What’s the real problem here? It’s that essential people view the program as a nice-to-have. If you cannot clearly illustrate how every decision you make as a program manager is in step with the CEO’s marching orders, maybe it is.
Let’s assume you have that alignment, but that middle manager doesn’t see the reference program as an intrinsic part of meeting company growth goals. If a program is doing its job and suddenly loses momentum, then company growth is jeopardized―the CEO, by the way, is on the hook for that growth. Additionally, you have a responsibility to stakeholders who are your customers. If you go MIA, do you think they’ll trust you again? Do you think the middle manager would see the program and your role differently if you explained the situation in these terms? We would hope so, or you have a bigger problem.
Process & Structure is a “Burden”
Sometimes “consumers” of customer references complain that the processes are burdensome. This applies to many different stakeholders, but let’s use salespeople as the main exhibit. Without a formal reference program, salespeople spend an inordinate amount of time hunting for references. They don’t have an easy way to find suitable matches with complex criteria. Then, they have to find out who grants permission to use a reference. The process might include 2, 3, or more back and forth rounds of messages after identifying a candidate. The opportunity clock is ticking.
When salespeople are diverted from prospecting, following up on qualified leads, or bird-dogging other prospects in the funnel, can anyone really argue that this isn’t grossly inefficient?
If reference program processes ask for customer reference nominations or for a salesperson to use a system to self-serve the search process, is this extra work? What if I’m the owner of a desirable reference account. Is it disruptive to get constant requests to use my account? Yes! Do I want to prevent the overuse of my customer? Yes! Would I appreciate it if a person or, better, a system limited the number of requests that reach me? Yes! Ultimately, responding to a monthly request is far less of a burden than being hit up a couple of times a day; via email, Chatter, and Slack.
What middle and senior managers fail to acknowledge is that customer reference activity must happen. The choice is only between operating like a goat rodeo without a formal program or like a Formula One pit crew with one.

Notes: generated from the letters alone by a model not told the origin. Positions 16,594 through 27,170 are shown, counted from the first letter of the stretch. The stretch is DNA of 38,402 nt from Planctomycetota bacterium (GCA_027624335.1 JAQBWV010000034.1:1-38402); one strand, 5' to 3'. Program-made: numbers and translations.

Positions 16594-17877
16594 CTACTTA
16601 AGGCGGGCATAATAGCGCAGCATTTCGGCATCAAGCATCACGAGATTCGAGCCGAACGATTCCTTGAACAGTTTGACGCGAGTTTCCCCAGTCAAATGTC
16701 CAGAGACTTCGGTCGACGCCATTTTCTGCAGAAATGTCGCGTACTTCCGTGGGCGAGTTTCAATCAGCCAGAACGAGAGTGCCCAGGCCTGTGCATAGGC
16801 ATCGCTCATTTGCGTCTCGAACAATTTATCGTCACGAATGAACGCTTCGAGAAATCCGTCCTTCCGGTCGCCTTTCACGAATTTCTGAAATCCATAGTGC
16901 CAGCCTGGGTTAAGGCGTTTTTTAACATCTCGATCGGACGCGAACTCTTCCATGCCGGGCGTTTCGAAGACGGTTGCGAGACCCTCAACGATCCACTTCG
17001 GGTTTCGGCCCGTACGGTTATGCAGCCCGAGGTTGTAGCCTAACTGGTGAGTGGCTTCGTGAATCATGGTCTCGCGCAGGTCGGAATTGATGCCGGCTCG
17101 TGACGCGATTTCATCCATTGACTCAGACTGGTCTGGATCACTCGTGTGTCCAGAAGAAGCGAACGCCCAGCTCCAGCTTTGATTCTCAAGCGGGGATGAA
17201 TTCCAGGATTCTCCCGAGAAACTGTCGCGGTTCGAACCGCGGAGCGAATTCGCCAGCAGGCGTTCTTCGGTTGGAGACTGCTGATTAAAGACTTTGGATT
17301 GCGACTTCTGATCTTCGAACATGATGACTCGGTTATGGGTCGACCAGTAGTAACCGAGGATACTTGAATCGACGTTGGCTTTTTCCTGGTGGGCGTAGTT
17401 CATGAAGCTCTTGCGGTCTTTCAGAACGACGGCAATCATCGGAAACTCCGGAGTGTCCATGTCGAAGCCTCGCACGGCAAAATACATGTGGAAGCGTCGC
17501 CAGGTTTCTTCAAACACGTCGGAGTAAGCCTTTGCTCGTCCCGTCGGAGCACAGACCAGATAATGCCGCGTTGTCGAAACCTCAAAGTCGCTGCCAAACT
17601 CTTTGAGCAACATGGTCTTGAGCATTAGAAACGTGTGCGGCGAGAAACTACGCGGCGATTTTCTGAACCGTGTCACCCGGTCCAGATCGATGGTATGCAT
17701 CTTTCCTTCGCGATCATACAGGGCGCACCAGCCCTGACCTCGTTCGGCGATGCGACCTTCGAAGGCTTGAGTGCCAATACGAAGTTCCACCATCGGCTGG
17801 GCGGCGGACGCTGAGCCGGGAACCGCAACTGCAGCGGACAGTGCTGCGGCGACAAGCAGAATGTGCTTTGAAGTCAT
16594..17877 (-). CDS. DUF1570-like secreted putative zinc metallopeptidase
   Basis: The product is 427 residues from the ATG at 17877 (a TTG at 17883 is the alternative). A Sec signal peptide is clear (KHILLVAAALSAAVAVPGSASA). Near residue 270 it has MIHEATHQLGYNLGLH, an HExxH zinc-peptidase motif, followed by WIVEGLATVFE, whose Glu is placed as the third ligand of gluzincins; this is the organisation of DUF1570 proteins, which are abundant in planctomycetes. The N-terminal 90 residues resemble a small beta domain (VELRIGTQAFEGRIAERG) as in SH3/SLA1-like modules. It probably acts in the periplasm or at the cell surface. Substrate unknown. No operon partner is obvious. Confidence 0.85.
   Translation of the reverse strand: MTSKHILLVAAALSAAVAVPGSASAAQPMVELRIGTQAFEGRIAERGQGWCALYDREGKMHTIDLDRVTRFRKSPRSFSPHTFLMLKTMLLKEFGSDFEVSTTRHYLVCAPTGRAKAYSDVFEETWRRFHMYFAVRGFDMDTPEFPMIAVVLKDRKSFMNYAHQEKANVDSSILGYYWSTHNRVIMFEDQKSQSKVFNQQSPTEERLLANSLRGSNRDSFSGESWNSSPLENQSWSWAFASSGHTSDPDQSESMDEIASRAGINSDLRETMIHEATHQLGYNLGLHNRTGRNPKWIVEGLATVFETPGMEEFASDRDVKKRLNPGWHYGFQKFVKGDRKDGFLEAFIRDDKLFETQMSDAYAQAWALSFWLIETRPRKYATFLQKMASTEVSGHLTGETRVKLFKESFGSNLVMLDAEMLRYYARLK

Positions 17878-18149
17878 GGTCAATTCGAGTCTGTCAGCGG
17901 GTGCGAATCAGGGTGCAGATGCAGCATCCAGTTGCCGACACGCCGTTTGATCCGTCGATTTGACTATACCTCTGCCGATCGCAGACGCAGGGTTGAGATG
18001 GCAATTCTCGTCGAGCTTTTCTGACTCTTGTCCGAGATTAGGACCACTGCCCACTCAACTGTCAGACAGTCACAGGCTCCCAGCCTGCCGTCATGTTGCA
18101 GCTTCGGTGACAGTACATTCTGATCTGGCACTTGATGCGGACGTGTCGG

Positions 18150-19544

Unsupported Program Expectations
We’re big on setting goals, then setting higher goals over time. You know the expression: If you’re not growing, you’re dying. This maxim certainly applies to reference programs. But, how do you know if a goal is too high or too low?
Using Sales as an example once more, you’ve got to understand how your company’s sales process works. For example, how many opportunities are closed each month? What percentage of those deals require references? How many references are needed per opportunity? What’s the average sales cycle? What is the win rate? If you are setting a goal related to the percentage of opportunities leveraging customer advocates or the amount of revenue influenced, you have to set goals based on data. If you have a team of 500 salespeople and ten opportunities per month use references, can you, with certainty, say that is insanely low or about right? It’s impossible to say unless you take the time to understand the nuts and bolts of your Sales process. If you don’t know how to get to this information on your own, go to your in-house Sales operations subject matter expert.
“Do we have a customer reference program?” should be the most alarming question you could hear from a co-worker whose job depends on an ample supply of customer references. That type of query could signal several things:
- Your program promotion activities didn’t rise above the noise
- It’s not obvious or easy to find signs of an actual program
- You don’t have relationships with the field, your stakeholders
- You’re not visible/attending meetings with stakeholders
- You’re not involved in program training at onboarding
- You don’t have a program advisory board
The end result is, your program doesn’t matter because, for all intents and purposes, it doesn’t exist. So the best advice we have is, get out there! Put a literal face on the program for your internal and external customers. There are many benefits to doing this. For example, co-workers feel more beholding to people with whom they have an actual relationship. Ignoring an “ask” is harder and knowing someone to go to when there’s a reference challenge is much easier.
It pains us to see programs struggle due to these traps in particular. They’re as clear as day to us as outside observers. The good news is that each program trap outlined can be evaded. Being a program leader requires persistence, self-confidence, a conviction in the mission, and fearlessness, and it’s all worth it because a customer reference program can be a true game-changer for your company. Keep that in mind as you face various headwinds on the road to success, and watch out for these hazards.